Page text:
Toby Darden stomped on the ATV’s gas pedal, carving through blustery winds to reach the far northern corner of his 37,000-acre West Texas ranch. He wanted to show off the crown jewel.
This wasn’t the spectacular views of the Davis Mountains or the herds of aoudad rams with their distinctive curved horns. It was a big hole in the ground, the first cut at a well — not to bring oil up but water, the precious commodity of the Permian Basin drilling play.
The ranch’s water rights were front-and-center in marketing the property, which just sold for a hefty $32.5 million to El Paso billionaire Paul Foster. A federal bankruptcy court judge in Fort Worth last week approved Foster’s bid for the ranch.
Broken down per acre, the price is higher than any similar sale in the area for at least a decade. Not many who are familiar with these parts were surprised.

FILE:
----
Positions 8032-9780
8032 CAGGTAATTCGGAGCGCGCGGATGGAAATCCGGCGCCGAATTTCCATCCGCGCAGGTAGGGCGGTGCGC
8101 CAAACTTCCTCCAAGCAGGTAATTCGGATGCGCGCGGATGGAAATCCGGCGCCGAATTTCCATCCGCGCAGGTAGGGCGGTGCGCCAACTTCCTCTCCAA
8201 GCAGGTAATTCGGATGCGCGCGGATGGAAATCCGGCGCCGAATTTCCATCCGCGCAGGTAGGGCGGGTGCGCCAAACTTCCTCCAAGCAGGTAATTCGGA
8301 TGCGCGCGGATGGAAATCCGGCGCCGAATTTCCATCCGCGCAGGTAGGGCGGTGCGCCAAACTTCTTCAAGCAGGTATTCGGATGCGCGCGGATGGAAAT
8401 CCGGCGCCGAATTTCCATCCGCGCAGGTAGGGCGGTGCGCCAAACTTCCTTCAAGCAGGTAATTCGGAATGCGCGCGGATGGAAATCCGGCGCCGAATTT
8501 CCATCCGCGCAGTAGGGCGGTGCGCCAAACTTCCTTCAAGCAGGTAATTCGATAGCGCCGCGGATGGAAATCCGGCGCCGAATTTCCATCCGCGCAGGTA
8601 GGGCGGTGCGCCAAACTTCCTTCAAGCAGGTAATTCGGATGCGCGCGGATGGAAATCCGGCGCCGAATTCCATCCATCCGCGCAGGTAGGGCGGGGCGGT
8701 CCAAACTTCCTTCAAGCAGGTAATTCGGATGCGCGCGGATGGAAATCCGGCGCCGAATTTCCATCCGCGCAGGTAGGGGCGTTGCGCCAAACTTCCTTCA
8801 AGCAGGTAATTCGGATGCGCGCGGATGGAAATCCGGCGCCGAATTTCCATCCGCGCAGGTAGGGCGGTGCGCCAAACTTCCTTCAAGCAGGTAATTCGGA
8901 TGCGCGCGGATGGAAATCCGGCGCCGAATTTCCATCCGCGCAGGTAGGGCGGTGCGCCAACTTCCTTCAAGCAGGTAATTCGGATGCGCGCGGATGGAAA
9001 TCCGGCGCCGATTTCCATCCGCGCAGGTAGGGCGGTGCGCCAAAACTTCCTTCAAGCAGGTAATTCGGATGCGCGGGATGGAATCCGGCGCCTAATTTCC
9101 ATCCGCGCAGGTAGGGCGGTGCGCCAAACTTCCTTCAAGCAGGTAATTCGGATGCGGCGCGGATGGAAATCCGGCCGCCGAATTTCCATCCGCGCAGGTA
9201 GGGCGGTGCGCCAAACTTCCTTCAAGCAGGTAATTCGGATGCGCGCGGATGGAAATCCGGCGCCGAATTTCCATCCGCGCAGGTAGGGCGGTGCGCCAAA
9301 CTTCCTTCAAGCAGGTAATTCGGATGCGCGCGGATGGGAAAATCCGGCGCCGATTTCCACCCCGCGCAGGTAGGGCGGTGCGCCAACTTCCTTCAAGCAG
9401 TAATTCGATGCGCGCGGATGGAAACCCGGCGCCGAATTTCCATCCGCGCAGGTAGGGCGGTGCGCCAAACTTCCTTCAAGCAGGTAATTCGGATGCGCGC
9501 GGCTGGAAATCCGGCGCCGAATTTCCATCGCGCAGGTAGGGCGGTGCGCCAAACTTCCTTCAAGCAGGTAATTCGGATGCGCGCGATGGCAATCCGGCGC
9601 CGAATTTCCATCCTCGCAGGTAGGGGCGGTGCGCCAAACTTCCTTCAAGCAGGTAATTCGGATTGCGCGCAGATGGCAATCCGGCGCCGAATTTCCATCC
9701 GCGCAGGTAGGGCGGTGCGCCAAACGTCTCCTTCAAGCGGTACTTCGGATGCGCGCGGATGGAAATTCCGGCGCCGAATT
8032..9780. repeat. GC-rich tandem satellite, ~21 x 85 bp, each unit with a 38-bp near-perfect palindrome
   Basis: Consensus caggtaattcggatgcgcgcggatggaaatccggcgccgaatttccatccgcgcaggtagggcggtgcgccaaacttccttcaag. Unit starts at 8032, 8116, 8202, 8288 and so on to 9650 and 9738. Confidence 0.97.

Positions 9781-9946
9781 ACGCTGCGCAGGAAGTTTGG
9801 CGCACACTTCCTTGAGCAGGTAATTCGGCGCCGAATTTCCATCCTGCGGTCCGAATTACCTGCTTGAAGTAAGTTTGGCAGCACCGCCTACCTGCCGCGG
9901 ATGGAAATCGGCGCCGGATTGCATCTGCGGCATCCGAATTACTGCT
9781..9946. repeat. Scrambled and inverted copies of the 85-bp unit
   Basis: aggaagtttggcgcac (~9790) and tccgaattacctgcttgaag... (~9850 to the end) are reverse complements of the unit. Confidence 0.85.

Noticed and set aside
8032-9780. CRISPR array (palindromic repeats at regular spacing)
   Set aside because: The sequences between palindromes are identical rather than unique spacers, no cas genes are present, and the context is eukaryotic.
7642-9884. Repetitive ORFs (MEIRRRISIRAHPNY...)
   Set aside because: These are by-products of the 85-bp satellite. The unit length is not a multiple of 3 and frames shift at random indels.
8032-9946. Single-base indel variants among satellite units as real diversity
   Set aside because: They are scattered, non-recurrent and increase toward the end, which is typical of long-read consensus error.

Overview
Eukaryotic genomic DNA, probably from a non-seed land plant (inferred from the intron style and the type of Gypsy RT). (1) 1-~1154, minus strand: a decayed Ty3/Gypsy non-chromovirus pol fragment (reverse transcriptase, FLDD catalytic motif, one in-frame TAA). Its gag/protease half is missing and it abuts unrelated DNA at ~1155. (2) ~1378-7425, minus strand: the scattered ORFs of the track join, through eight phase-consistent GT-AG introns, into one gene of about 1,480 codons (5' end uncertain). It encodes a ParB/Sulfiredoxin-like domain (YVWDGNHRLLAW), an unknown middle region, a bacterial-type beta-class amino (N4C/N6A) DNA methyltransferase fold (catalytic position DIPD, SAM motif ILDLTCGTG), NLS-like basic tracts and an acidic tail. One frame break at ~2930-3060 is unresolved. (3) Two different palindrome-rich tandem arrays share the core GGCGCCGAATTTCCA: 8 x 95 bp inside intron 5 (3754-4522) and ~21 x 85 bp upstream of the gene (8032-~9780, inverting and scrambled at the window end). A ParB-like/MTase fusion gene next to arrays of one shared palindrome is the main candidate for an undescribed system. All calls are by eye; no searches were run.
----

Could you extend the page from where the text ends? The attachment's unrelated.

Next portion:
“Water is the new oil,” said Laura Capper, a Houston-based oilfield consultant. “The value of water has changed.”
The reason is fracking, a technique that helped kicked off the shale revolution a decade ago. It is the last major step to completing a well, and it is a massive consumer of water. Ranches that can sell excess supplies get a steady revenue stream, which is having an impact on rural real estate appraisals.
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